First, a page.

Furnace Producing Low Air Pressure: Troubleshooting This Common Problem

Posted on: 12 March 2015

Is your furnace barely producing enough hot air to keep your home from qualifying as absolutely freezing? If so, you should know that this rather common problem is not always indicative of a serious system malfunction. In fact, this problem is often easily fixed by performing just a few basic troubleshooting steps. Best of all, most homeowners will find that they are able to complete these steps on their own without the need to cover the cost of hiring a professional contractor. Below you will learn more about the steps you can take to try and resolve this problem in your own house.

Step 1: Check The Vents

When troubleshooting this particular heating problem, the first thing you will want to do is to check all of the air return vents in your home. When checking each vent, first make sure that the vent is fully open and free of any visible debris. Next, make a note of whether or not each vent is producing an increased, decreased, or average amount of air pressure. This will allow you to determine whether or not you are dealing with an isolated problem or if the problem is system wide.

If all of your vents seem to be producing a very low flow of hot air, simply move on to the next step in the troubleshooting process. However, if only a few of your vents seem to be affected, you can skip step 2 and move directly to step 3.

Step 2: Check Your Air Filter

One of the most common reasons for a reduction in the amount of hot air a furnace is producing is that the furnace is only able to pull in a limited amount of air. In most cases, this reduction in air flow will be the result of a dirty air filter. As this furnace continues to become clogged with dust, dirt, and other debris, the amount of air that is allowed to flow through the filter will continue to decrease. Since your furnace is only capable of blowing out as much air as it can take it, this will inevitably lead to a reduction in the hot air that is pushed through your air vents.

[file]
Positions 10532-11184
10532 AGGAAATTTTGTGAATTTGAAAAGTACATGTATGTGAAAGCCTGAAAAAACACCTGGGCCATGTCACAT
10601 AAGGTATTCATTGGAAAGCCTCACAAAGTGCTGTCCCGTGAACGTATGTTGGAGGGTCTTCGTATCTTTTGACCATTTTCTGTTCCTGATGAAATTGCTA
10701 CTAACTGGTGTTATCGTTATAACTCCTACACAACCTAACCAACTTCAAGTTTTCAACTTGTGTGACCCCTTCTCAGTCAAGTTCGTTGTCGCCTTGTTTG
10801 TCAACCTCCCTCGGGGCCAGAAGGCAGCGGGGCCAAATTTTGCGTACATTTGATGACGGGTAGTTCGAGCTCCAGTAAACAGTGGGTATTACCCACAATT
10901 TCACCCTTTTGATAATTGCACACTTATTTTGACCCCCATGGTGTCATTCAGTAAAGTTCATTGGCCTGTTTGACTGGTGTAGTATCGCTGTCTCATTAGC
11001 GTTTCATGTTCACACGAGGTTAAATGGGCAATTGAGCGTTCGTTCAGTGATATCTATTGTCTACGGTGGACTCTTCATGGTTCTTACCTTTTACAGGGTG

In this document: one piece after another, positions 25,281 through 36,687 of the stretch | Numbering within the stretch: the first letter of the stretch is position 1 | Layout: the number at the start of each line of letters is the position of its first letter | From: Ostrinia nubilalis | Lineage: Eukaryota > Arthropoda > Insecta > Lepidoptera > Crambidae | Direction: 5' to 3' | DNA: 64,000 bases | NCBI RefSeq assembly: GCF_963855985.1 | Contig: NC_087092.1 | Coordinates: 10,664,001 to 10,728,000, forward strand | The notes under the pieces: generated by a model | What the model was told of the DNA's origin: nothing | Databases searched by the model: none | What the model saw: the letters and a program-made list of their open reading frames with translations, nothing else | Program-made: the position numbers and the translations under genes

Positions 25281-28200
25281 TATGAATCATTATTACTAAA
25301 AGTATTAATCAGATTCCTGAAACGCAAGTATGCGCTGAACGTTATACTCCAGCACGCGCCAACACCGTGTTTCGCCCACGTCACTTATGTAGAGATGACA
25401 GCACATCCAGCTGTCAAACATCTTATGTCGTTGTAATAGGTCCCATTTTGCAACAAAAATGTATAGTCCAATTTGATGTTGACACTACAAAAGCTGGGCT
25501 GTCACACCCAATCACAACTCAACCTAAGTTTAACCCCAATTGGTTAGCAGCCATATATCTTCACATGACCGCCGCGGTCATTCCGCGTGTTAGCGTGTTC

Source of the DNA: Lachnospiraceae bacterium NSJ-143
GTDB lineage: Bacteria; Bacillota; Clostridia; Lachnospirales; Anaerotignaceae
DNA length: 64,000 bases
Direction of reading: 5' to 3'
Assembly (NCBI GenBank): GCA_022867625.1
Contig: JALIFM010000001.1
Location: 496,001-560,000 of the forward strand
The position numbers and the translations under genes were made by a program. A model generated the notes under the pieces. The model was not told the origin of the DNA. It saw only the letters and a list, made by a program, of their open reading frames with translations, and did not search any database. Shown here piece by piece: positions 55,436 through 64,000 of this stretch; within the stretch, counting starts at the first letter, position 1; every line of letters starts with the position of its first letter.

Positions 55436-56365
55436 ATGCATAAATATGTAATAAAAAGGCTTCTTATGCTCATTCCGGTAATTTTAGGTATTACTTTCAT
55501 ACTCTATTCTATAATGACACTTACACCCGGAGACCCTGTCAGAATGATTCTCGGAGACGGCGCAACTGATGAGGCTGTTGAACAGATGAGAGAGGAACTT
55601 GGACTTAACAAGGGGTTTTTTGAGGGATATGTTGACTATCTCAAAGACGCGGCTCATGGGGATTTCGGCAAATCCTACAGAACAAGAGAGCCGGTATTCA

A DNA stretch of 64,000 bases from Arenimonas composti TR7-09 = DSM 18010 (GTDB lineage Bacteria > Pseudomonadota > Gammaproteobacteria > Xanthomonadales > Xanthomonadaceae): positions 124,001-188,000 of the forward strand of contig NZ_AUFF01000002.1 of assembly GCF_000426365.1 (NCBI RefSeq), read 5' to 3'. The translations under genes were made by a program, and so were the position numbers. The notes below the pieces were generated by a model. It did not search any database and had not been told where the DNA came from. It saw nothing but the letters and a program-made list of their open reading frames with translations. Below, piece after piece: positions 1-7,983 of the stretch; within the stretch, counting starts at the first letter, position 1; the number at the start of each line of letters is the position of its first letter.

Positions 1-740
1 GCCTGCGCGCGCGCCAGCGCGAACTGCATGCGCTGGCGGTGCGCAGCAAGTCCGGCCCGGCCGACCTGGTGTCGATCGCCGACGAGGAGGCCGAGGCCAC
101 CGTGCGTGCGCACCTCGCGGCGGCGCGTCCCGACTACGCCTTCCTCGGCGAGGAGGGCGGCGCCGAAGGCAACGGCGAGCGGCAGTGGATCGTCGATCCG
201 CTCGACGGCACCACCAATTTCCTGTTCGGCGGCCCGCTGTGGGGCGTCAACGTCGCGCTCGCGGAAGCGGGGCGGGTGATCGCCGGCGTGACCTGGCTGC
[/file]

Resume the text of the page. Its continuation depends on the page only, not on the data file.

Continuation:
In order to determine whether or not you air filter is to blame for you current circulation problems, simply remove the old filter from behind your main intake vent. Clean or replace this filter and wait a few minutes to see if the air flow from your vents begins to increase.

Step 3: Check Your Duct Connections

If you are experiencing a problem with the air flow in just a few of your vents, there is a good chance that either one of your ducks is leaking or has become detached.

In order to find the duct that is to blame for your current issues, begin by visually checking each of the ducts stemming from your main furnace unit. Be sure that each of these ducts is attached tightly and does not have any visible signs of damage. If you fail to find the culprit, continue your search with the ducts in your attic or crawlspace.

If you are unable to find the damaged duct in either location, chances are the air leak is hidden within your walls. Unfortunately, this is a problem that you cannot address on your own. Consequently, the time has come for you to contact a qualified heating repair contractor in your local area.

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